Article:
roasted chili chicken thighs with lemon

Chicken thighs are a one-meat-fits-all staple in my kitchen, especially boneless skinless ones. They cook quickly and play friendly with the flavor spectrum of my pantry  — fresh and dried herbs, fragrant spices, canned tomatoes and coconut milk, and ingredients that live in the fridge, like mustard and hot sauce.

They’re a lot like chicken breasts that way, but thighs deliver much more chicken-ness and don’t become dry and boring after cooking.

Even though I cook dinner almost every day of the week, I’m not always great at planning out every single meal in advance. Many days I find myself putting things together on the fly, sometimes with a depleted fridge. That’s why I rely on the tried-and-true combo of lemon, olive and red chili, elemental but also essential in some way to just about everything I cook.

This chicken recipe cooks in one pan, on top of the stove for a few minutes then finished under the broiler, creating a savory pan sauce to pour over the meat and a simple side, like wilted greens and some grilled crusty bread. The sliced lemons add lots of tang and juice, but I sometimes add halved cherry tomatoes instead — they collapse and give up their own sweet tomato liquid as they roast under the broiler — perfect to serve as a one-bowl dinner with pasta.

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spaghetti with squid and cherry tomatoes

This is one of my favorite ways to cook squid, using a method I often use when I want to simplify things — one-pan roasting. The beauty of it (aside from cleaning up fewer pans) is that the tomatoes and squid cook quickly, at the same time, and create a delicious garlic and chili-scented pan sauce for the pasta.

The toasted breadcrumb topping is key: as much as I love (and crave) pasta showered with cheese, the contrast here between the crunchy crumbs, al dente pasta and springy squid rings is really wonderful. It’s super traditional — almost verboten — for Italians to serve seafood with an aged cheese like Parmigiano or Pecorino, because its salty sharpness can overwhelm the delicate nature of fish or shellfish. Although I tend to push the rules a bit when I cook, in this case tradition wins.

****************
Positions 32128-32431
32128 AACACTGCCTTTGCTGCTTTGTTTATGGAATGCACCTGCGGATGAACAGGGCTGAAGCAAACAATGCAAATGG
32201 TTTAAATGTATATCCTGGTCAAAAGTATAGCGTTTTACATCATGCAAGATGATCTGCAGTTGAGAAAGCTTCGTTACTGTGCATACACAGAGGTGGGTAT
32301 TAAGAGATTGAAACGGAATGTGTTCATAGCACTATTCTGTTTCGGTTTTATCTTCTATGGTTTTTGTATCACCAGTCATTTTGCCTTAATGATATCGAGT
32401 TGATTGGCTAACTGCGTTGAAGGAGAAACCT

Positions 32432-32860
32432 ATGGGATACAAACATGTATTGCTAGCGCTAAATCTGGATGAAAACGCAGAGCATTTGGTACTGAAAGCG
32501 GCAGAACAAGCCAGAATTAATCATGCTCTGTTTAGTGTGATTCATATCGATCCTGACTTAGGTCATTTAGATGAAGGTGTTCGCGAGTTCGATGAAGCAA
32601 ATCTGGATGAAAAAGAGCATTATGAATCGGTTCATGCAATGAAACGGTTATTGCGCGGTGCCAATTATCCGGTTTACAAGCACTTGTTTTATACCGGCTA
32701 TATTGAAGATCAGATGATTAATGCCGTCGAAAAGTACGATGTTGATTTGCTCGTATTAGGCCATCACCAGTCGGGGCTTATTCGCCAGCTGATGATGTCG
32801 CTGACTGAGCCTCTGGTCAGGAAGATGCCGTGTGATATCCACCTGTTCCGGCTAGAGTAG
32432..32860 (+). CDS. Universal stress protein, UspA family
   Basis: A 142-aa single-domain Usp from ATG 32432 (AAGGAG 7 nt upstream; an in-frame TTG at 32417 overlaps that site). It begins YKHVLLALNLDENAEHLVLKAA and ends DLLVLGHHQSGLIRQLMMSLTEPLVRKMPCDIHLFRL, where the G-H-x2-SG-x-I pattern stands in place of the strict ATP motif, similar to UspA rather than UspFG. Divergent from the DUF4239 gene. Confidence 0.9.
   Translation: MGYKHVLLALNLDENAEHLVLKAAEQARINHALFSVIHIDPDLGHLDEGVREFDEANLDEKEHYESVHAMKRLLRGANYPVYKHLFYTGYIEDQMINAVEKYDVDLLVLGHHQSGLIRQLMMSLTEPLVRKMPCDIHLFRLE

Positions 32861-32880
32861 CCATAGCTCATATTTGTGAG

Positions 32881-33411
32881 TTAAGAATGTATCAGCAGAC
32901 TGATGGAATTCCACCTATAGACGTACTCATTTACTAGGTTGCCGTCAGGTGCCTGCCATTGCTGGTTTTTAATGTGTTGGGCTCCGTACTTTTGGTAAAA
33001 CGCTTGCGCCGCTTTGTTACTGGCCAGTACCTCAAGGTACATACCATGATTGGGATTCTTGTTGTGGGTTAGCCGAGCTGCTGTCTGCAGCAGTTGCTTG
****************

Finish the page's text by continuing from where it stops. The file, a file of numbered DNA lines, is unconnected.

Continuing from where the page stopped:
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cast iron chicken diavola

I’ve been roasting chicken in a cast iron skillet a lot over the past few months. Sometimes I season a bird with grainy Dijon mustard mixed with some chopped tarragon, making sure to smear plenty of the mixture under the skin. Other times I keep it simple with just salt, pepper, olive oil and lemon. The skillet goes from stovetop to oven (and straight to the table, sometimes) which simplifies things even more.

You can easily find pre-seasoned cast iron pans now, but when I bought mine oh-so-many-years ago that wasn’t an option. Those pans are treasured tools in my kitchen for sure, with a patina that bears witness to half my lifetime of cooking. I’ve made everything from pancakes to frittatas to deep-dish pizzas in them, and when I was first learning to cook, my 10-inch pan was the only thing I cooked in aside from a pasta pot. [Read more…]